Related content: Ebony’s murder remembered 25 years on
Twenty five years have passed since Andrew Peter Garforth raped and murdered nine-year-old Bargo schoolgirl Ebony Simpson, but the mere mention of his name, even now, causes a tingling sensation to course down my arms and a wave of anger to wash over me.
Deep down at my primal core, it rankles that this depraved monster still breathes. Knowing he rots in a jail cell with no chance of ever being released barely seems like suitable punishment for what he did.
I was a reporter working locally when Ebony disappeared and no story before or since has affected me so profoundly.
Just hours after she was reported missing, police began treating the case as an abduction. They told journalists that Ebony was a happy little girl who had no reason to run away from home.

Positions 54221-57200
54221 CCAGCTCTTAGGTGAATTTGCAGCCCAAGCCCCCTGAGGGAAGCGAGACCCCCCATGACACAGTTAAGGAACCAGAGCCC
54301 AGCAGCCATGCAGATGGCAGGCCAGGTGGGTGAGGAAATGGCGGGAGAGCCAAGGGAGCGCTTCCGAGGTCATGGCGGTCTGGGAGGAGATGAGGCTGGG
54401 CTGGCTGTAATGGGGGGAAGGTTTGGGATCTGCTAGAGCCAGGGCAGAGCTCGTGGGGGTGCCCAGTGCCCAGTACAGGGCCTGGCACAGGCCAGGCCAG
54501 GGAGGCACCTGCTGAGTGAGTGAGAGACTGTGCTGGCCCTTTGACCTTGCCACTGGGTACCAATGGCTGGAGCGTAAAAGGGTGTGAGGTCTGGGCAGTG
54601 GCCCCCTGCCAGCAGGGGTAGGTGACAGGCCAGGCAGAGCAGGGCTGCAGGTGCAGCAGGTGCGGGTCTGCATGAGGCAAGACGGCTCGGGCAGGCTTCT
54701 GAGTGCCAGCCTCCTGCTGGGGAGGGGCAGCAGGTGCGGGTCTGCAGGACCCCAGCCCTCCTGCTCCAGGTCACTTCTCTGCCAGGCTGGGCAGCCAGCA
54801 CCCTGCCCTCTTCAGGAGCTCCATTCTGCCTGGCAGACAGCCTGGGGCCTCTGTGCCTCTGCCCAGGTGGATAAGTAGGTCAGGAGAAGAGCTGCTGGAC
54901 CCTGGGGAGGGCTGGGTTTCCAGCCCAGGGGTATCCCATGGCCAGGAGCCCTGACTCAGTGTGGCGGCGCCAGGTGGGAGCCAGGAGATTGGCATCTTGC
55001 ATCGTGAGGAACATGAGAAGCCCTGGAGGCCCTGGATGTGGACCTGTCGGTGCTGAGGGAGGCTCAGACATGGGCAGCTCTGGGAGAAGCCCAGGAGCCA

A search party of 150 police and volunteers on foot, motorbikes and horseback began scouring bushland as fear and dread understandably spread through the small tight-knit Bargo community.
That fear became fury when Garforth, a local who had joined in the search, was arrested less than two days later and confessed during a police interview to snatching Ebony, driving to a nearby dam, binding her hands and feet with wire before sexually assaulting her and throwing her in the dam to drown.
The death penalty was formally abolished in NSW in 1985 but Garforth’s court appearances attracted crowds baying for its reintroduction.
The then independent member of the NSW Legislative Assembly Tony Windsor backed calls for community debate on the issue, saying he agreed “that in certain extreme circumstances where there is absolutely no doubt that the offender has committed a horrendous crime the judicial system should have the option of imposing the death penalty.”
He had Garforth in mind when he made the statement but although 400,000 people signed a petition backing Mr Windsor’s Capital Punishment Referendum Bill in 1994, the debate never really had legs.
Ebony’s murder is the real-life version of every parent’s worst nightmare.
I doubt we’ll ever see capital punishment reintroduced in Australia but if it is, I could probably be persuaded to campaign for Garforth to be among the first to go.
Rest in peace Ebony.